Private equity investors face stranded assets without ESG transition
Private equity (PE) investments might not be subject to mandatory disclosures the way public assets are, but PE investors have other strong motivations to ensure sustainable integration and will have to adopt unique strategies at that, a new World Economic Forum (WEF) whitepaper said.
“Increasingly, because of regulations, and also societal pressure and LP (limited partners) pressure, [private equity investors] have to focus on sustainability improvements as well,” said Shrinal Sheth, project lead for financial innovation at the WEF said.
“Because unless they can show that, within the time period that they held on to that asset, they have, let's say improved workers’ lives or legacy, or they've improved on carbon emissions, then they cannot charge any premium when they exit,” she said.
The WEF whitepaper titled ‘Creating Value through Sustainability in Private Markets’ published in collaboration with Boston Consulting Group highlighted private equity’s role in transforming grey to green assets as well as barriers that keep PE investors from achieving their environmental, social and governance (ESG) goals.
PE investors face challenges that all other investors do, such as a lack of sustainability expertise and measurement uniformity, but they also face barriers specific to PE assets such as insufficient time to capture value, levels-based targets compared with change-based targets, and the risk of assets becoming stranded if no progress towards sustainability is made, wrote the report.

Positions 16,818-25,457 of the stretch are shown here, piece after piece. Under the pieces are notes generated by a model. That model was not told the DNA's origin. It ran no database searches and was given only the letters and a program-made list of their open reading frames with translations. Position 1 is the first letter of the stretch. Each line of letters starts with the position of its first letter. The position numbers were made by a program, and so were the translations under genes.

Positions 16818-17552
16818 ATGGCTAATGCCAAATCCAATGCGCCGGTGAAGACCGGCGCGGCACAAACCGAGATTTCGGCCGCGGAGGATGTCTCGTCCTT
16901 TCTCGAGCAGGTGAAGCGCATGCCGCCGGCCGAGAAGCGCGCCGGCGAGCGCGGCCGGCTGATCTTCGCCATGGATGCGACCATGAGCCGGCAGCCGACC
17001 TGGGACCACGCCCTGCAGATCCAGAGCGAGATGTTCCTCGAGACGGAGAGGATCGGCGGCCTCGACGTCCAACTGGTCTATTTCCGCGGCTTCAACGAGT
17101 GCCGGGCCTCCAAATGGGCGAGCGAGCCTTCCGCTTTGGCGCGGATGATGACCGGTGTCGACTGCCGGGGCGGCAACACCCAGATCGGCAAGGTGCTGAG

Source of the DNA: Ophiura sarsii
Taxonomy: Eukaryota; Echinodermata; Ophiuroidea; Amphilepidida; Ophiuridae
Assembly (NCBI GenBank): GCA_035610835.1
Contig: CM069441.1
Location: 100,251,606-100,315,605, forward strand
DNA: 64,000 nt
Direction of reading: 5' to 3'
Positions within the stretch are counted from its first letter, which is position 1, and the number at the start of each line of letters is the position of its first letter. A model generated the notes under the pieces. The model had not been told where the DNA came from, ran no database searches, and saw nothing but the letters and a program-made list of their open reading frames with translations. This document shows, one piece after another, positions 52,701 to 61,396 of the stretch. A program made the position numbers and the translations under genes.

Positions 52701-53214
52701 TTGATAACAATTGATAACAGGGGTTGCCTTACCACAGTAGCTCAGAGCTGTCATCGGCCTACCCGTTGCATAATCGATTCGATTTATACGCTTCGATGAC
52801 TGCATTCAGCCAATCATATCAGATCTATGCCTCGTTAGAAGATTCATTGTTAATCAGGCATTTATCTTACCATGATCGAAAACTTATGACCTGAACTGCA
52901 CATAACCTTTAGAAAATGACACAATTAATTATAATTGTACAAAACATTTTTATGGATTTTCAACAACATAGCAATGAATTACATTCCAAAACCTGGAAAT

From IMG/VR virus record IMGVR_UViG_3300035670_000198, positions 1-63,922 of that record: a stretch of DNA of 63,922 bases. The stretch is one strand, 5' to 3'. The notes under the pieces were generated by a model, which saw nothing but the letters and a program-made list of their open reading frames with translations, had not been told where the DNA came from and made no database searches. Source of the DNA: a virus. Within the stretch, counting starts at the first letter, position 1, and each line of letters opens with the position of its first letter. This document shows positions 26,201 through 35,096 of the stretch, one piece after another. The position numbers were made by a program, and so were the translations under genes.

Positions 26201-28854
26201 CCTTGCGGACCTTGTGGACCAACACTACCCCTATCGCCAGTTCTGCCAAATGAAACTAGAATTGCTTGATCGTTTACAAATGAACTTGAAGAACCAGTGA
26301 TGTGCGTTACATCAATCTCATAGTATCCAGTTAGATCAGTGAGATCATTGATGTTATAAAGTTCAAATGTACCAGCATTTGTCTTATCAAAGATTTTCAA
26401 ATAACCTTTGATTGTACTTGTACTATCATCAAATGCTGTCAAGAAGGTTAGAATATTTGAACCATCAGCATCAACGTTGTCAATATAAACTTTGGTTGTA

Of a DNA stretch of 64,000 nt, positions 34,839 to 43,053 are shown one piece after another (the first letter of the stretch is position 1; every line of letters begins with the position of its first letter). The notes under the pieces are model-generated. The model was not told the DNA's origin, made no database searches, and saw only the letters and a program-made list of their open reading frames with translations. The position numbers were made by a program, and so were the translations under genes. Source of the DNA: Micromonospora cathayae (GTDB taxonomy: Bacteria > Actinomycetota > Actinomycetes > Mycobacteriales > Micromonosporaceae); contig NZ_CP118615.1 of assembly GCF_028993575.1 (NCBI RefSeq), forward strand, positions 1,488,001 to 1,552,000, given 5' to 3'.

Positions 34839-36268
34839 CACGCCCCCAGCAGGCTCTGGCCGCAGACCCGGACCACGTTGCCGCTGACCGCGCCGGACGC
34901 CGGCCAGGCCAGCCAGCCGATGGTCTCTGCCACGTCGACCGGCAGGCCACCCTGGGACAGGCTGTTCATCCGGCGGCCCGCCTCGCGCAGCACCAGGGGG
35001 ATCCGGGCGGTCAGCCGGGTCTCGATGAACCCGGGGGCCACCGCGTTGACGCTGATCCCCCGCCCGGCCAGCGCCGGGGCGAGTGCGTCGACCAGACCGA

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“If [an investor] is going to sell an unsustainable asset, ‘to whom?’ is going to be an increasingly difficult question to answer,” Sheth said, “At this point, after stating their targets, any institutional investor would probably want to make any type of commitment to those types of assets directly.”
Investors generally hold on to PE assets for five to seven years before making an exit, which means that their PE portfolios change often, making it difficult for investors to reach their portfolio-wide levels-based targets such as net-zero.
“Hypothetically, if you acquire a high emitting asset, your portfolio's emissions are going to go up,” Sheth said. “If you only look at it from a portfolio level, then a private equity portfolio changes every five to seven years. So it's going to be very difficult to meet a net-zero commitment.”
“So what we've tried to propose in the paper is to focus on a change-based approach, as well as a levels-based approach. So if I'm a private equity fund acquiring an asset today, if in seven years from now, I've been able to reduce the emissions of that particular asset by 30%, or 40%, that should also count towards something,” she said.
A change-based approach also involves having different milestones within the holding period and being able to explain how a coal power plant, for example, is moving towards a hybrid plant and eventually phasing out coal.